by Peter Buxton, trial lawyer
You just had a serious car collision and it was not your fault. You pull your car over and search for your insurance papers. You look up and see the other driver leaving the scene. What do you do?
First, if you can get the licence plate number of the other vehicle do so. Write it down, together with the make, model and colour of the other vehicle.
Then, call 9-1-1 and report the accident and tell the operator that the other driver left the scene. Do not chase after the other vehicle, you may be dazed and not capable of driving safely.
Get out of your car and look around for anyone who may have witnessed the collision. Speak with them and write down their name and contact information and what they saw. You can give this information to the police and ICBC to help in the investigation of the hit and run.
If you are able, quickly prepare a diagram of the scene and how the collision happened. This will also help the police and ICBC.
Am I Able to Make a Claim for My Injuries and the Damage to My Car?
If you were involved in a collision on a roadway in B.C. and you cannot determine the identity of the driver that caused the accident you may be able to claim compensation directly from ICBC. Section 24 of the Insurance (Vehicle) Act provides for payment for damages for those who are victims of hit and run collisions provided that:
- the loss occurred on a highway in B.C.;
- the injury, death or property loss occurred during the use or operation of a motor vehicle, and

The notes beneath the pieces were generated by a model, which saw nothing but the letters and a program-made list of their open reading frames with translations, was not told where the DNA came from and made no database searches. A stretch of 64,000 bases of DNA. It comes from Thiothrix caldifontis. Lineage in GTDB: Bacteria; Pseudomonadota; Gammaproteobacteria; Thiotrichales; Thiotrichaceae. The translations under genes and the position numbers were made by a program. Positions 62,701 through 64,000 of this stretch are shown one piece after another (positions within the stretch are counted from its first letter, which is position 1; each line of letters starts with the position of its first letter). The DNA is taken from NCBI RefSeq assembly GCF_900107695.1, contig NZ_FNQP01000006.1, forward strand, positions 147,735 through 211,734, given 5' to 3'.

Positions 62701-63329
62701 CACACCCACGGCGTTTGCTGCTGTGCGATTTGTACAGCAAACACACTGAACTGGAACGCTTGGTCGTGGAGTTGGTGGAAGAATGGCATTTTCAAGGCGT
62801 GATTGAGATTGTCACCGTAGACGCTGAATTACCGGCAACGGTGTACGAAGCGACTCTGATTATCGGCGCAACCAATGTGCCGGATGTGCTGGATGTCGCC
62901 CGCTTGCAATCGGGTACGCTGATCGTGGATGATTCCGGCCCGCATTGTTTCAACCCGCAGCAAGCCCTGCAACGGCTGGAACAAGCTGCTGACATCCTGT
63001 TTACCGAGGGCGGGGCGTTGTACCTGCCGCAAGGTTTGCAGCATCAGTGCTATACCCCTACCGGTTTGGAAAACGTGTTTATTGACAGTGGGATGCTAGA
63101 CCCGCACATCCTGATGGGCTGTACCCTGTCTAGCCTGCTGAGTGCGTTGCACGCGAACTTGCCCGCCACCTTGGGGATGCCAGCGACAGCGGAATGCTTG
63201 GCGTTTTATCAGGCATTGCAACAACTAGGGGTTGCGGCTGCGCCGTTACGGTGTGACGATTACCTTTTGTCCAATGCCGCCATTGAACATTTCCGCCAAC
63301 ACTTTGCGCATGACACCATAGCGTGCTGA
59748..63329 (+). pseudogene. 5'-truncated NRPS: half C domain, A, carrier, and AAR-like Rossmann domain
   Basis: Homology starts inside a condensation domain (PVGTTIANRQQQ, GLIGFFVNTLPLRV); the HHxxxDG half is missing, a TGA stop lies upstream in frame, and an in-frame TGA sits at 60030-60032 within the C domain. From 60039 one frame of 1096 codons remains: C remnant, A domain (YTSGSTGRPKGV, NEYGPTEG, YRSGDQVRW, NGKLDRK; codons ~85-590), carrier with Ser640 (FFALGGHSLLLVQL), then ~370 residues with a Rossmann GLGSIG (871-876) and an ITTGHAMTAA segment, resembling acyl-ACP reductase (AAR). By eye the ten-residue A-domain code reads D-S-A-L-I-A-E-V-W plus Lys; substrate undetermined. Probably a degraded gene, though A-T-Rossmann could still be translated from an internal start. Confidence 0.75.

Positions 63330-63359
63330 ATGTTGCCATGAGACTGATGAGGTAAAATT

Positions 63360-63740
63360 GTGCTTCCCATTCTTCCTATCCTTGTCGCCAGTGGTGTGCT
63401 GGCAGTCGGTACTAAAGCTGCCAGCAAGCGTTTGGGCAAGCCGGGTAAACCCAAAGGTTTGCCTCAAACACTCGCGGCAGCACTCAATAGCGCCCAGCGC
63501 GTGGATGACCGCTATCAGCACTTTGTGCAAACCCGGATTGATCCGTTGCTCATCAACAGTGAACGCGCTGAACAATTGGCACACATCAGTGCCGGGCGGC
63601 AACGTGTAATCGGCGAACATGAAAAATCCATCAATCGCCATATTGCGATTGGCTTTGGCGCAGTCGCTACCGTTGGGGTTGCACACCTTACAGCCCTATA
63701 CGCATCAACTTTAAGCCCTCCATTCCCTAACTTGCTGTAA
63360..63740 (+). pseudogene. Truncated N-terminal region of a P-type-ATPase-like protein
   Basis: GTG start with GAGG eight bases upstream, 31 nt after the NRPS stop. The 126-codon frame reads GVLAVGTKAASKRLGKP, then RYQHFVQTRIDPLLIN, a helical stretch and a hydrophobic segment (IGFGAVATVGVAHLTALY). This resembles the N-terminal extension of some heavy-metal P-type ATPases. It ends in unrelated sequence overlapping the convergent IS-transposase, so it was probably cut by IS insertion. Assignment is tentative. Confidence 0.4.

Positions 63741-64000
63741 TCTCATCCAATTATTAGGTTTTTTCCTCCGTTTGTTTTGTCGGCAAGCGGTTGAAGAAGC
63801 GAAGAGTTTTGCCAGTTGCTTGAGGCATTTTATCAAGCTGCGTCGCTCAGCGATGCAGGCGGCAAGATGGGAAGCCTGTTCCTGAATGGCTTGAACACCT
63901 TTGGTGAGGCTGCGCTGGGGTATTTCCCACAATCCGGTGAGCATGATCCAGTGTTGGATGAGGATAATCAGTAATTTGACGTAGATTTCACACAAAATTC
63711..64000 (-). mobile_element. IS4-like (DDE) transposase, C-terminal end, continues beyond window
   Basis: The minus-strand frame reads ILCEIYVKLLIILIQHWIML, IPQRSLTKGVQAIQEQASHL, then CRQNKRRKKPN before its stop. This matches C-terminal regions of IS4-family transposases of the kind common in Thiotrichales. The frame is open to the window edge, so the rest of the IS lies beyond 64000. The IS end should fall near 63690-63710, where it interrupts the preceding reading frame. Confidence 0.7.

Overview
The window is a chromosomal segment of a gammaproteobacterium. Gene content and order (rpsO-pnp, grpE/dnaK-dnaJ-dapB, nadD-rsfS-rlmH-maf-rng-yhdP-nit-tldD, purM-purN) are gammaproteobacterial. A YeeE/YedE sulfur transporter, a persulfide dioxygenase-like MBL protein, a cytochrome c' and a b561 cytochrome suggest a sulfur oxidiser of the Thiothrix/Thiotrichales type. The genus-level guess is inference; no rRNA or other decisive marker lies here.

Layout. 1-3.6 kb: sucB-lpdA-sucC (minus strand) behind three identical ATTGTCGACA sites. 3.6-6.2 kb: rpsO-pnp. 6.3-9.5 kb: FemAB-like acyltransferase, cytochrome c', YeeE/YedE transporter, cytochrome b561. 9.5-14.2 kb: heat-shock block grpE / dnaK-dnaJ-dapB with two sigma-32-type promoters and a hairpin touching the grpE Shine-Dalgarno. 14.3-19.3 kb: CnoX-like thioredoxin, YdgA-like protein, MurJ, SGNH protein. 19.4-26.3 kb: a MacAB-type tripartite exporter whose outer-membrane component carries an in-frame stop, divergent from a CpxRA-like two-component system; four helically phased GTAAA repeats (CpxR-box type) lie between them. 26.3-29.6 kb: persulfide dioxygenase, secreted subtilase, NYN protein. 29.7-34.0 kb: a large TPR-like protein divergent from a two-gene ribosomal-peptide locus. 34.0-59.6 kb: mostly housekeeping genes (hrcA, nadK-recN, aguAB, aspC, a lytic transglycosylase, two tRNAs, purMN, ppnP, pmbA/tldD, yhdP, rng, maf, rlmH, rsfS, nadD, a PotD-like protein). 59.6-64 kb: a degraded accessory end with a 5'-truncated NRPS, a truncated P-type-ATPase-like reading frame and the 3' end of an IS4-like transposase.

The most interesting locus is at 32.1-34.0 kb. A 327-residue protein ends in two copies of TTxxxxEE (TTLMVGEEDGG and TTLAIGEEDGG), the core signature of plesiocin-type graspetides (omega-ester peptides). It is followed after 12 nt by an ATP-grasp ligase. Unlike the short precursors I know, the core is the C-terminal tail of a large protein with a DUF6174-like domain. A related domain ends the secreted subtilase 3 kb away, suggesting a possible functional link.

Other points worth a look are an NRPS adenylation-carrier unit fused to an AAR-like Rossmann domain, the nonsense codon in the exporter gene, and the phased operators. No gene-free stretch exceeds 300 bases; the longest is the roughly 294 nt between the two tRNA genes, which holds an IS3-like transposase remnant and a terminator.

- the names of the owner and driver of the other vehicle are not ascertainable.
Section 24(5) of the Insurance (Vehicle) Act provides that
(5) In an action against the corporation as nominal defendant, a judgment against the corporation must not be given unless the court is satisfied that
(a) all reasonable efforts have been made by the parties to ascertain the identity of the unknown owner and driver or unknown driver, as the case may be, and
(b) the identity of those persons or that person, as the case may be, is not ascertainable.
You will need to be aware of the time limitations for giving ICBC notice of the hit and run collision and the requirement that you take reasonable steps to determine the identity of the unknown motorist. Reasonable steps can include putting a legible sign at the scene of the collision asking that witnesses contact you if they saw the accident and perhaps putting an advertisement in the local newspaper asking for witnesses to come forward. Obviously you need to report the hit and run to the local police department so they can investigate.
Will ICBC Help Me to Identify the Other Driver and Tell Me About Section 24?
You cannot rely on ICBC to tell you of your obligations under Section 24, in fact in Fitger v. John Doe, Mr. Justice Meiklem commented that